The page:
ICYMI, mobile video viewing continues a steep upward trajectory in general, powered largely by sports content. Mobile is a far larger factor to the NFL before, during and after the regular season as a second screen than for a one-off mass viewing event like the Super Bowl.
Mobile works far better with a spread out mass viewing event like March Madness, the college basketball tourney that spans about three weeks with games in the morning, afternoon and evening depending on your time zone.
The same goes for the upcoming Summer Olympics in Brazil. International events are also a good match for mobile video viewing.
Any mobile viewing of the Super Bowl should be considered a bonus.
A valuable use for the Super Bowl 50 live stream would be to reach an audience beyond the 50 states. The NFL has fans well beyond the U.K. and currently reaches them via the international version of its multi-faceted GamePass service (which is not available in the U.S.)
Yahoo's international streaming of a regular season game (played in London) this past October reached a big audience here and abroad. It's very difficult to find a TV broadcaster overseas that airs NFL games, though the SB attracts a diverse media audience,
U.S. interest in reaching a more global audience is clear. ESPN's announcement that its Deportes channel will carry the TV broadcast of SB 50 for Spanish-speaking fans is the latest evidence of the importance of this area of focus.
The Bottom Line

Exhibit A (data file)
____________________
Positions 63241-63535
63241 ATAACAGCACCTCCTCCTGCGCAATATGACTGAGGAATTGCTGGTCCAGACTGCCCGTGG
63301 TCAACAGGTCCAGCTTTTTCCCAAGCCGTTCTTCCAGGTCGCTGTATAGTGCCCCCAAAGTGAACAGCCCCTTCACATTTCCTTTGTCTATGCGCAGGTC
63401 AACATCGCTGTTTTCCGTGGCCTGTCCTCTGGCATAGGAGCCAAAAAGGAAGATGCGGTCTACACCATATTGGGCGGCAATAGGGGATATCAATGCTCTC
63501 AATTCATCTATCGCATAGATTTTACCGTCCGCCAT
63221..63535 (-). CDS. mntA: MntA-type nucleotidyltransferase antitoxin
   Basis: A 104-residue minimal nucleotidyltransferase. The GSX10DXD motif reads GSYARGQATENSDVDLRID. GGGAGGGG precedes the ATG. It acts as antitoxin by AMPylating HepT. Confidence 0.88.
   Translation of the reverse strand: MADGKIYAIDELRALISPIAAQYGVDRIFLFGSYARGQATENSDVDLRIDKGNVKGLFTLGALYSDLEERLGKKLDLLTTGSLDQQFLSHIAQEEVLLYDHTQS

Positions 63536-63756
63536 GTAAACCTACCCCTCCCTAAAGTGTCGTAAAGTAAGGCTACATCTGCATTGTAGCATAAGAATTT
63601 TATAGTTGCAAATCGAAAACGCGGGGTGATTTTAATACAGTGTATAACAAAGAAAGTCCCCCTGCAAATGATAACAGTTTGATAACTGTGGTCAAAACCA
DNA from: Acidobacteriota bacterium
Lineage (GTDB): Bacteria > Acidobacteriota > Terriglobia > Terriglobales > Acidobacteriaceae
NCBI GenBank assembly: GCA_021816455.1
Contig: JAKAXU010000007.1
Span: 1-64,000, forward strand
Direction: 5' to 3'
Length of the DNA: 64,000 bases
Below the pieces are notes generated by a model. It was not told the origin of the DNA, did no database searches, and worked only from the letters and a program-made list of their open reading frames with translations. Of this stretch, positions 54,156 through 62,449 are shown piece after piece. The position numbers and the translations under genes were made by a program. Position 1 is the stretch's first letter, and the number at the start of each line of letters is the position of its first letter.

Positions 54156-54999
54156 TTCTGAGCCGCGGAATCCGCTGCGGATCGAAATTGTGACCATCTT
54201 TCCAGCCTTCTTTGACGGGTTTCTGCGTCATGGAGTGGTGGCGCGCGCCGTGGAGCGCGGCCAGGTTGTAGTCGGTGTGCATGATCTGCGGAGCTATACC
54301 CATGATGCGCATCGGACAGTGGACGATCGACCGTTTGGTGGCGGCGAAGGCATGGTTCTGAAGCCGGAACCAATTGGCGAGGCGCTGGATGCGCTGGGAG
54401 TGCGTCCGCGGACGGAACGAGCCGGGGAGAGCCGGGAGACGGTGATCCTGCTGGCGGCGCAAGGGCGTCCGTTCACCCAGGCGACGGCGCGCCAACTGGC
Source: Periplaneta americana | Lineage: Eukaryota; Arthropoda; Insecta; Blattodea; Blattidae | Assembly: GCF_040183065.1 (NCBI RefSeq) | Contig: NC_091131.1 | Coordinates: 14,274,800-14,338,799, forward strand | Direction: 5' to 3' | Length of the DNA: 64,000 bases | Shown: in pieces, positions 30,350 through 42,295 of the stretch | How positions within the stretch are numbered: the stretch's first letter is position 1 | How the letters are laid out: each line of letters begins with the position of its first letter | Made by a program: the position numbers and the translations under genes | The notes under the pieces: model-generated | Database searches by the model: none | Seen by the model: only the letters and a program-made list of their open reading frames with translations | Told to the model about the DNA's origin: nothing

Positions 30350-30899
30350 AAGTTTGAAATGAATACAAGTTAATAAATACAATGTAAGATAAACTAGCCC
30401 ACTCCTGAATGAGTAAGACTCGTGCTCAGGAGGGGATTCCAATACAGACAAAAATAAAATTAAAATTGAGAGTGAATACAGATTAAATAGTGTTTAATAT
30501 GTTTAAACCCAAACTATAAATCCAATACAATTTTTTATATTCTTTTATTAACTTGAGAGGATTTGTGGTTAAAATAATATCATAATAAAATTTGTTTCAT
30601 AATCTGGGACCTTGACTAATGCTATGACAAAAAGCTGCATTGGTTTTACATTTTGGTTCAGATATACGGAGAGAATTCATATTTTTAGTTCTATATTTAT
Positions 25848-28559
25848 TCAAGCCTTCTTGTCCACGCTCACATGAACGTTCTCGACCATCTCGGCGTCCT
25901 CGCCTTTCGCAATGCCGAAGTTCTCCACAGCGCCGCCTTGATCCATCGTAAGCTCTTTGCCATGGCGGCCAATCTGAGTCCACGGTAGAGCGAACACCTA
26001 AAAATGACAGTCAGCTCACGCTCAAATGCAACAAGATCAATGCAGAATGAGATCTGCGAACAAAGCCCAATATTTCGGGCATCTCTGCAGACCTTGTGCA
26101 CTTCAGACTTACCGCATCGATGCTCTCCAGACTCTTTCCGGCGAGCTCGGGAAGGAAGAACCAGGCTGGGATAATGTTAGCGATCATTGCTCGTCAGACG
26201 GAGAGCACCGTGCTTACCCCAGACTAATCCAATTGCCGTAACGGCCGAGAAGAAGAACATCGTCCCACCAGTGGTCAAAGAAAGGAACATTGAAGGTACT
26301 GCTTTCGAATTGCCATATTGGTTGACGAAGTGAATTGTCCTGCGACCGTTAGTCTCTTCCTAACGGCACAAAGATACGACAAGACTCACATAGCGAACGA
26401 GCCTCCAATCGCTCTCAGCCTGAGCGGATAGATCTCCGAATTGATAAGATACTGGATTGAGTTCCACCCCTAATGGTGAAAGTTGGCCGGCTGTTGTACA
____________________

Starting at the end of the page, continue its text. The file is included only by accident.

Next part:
Viewing options for the Super Bowl – fueled by technology and consumer electronics advances - have come a long way since the black-and-white days of the mid-1960s. Those that take the time to revisit the early years through unique programming pulled together by the league should prepare to be overwhelmed.
This should provide a clear picture of the change and the challenges faced in evolving the delivery of the Super Bowl. Thanks in part to live streaming, the reach of the annual event continues to expand and those traditional TV broadcasters overcome obstacles to this goal.
Alternatives to pay-TV subscription programming bundles have their work cut out for them when it comes to viability for this big-screen, gathering viewing annual sporting event. The living room TV is part of Americana, along with watching the Super Bowl.
Stay tuned as the league and CBS announce additional Super Bowl 50 viewing details. And enjoy the benefits as the technology, media and entertainment industries work to get the live-streamed event a larger viewing audience be it in the states or globally.
Bob Wallace is a technology journalist with over 30 years of experience explaining how new services, apps, consumer electronic devices and video sources are reshaping the world of communications as we know it. Wallace has specific expertise in explaining how and why advances in technology, media and entertainment redefine the way sports fans interact with their league, teams, players and each other. He's the Founder of Fast Forward Thinking LLC.